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There is a pressing need for large scale planting, and public sentiment approves of enlarging the present inadequate reforestation programs. But planting is expensive and the thoroughness of the work is often limited by economic obstacles. The prospect of increased planting makes it necessary to take stock of past practices and to keep detailed records of plantations. The authors give a classification of the specific objects and technique for making studies based on the several recognizable periods in the growth development of plantations.
Document Type: Journal Article
Lake States Forest Experiment Station
Publication date: April 1, 1933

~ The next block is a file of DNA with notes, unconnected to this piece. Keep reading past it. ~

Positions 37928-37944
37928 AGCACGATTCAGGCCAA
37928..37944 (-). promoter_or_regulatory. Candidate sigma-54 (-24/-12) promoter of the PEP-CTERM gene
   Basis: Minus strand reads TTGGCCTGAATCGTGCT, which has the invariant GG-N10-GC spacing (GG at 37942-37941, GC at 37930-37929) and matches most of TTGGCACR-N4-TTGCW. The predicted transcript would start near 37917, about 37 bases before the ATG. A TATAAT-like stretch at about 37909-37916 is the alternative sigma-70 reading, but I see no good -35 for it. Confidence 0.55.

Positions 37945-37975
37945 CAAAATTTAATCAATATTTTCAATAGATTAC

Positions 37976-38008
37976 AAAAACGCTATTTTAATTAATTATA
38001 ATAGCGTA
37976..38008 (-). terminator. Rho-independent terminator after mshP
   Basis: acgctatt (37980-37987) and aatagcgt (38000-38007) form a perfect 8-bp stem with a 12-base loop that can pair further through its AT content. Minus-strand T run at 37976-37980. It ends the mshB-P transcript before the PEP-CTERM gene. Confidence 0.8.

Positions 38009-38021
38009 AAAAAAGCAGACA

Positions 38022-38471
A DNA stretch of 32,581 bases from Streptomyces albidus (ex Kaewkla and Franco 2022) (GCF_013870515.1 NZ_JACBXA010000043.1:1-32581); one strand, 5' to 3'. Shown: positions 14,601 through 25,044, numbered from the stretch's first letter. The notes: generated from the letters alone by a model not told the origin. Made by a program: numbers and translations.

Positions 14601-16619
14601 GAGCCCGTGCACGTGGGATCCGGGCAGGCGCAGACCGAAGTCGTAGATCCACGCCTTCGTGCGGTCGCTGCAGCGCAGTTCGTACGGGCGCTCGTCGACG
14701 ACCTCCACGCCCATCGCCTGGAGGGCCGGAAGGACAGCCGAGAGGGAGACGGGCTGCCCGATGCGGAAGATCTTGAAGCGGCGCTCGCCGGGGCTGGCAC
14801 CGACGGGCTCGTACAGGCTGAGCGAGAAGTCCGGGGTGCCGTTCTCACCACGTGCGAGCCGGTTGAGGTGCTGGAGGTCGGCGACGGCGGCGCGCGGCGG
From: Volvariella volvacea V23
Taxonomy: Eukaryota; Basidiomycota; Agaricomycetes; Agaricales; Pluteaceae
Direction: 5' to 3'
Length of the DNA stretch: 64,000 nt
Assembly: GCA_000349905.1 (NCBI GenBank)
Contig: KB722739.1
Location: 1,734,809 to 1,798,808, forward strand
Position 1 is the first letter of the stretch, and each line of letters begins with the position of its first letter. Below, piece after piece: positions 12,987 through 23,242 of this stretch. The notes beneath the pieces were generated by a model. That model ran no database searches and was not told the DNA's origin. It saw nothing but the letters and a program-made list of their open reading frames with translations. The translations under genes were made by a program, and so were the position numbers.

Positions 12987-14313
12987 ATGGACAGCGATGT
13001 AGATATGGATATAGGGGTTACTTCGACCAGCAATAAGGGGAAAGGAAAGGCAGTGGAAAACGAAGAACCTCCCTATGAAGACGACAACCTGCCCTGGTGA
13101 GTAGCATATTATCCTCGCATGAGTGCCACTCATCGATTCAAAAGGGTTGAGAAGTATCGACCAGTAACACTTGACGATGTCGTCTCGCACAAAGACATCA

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The Journal of Forestry is the most widely circulated scholarly forestry journal in the world. In print since 1902, the Journal has received several national awards for excellence. The mission of the Journal of Forestry is to advance the profession of forestry by keeping forest management professionals informed about significant developments and ideas in the many facets of forestry: economics, education and communication, entomology and pathology, fire, forest ecology, geospatial technologies, history, international forestry, measurements, policy, recreation, silviculture, social sciences, soils and hydrology, urban and community forestry, utilization and engineering, and wildlife management. The Journal is published bimonthly: January, March, May, July, September, and November.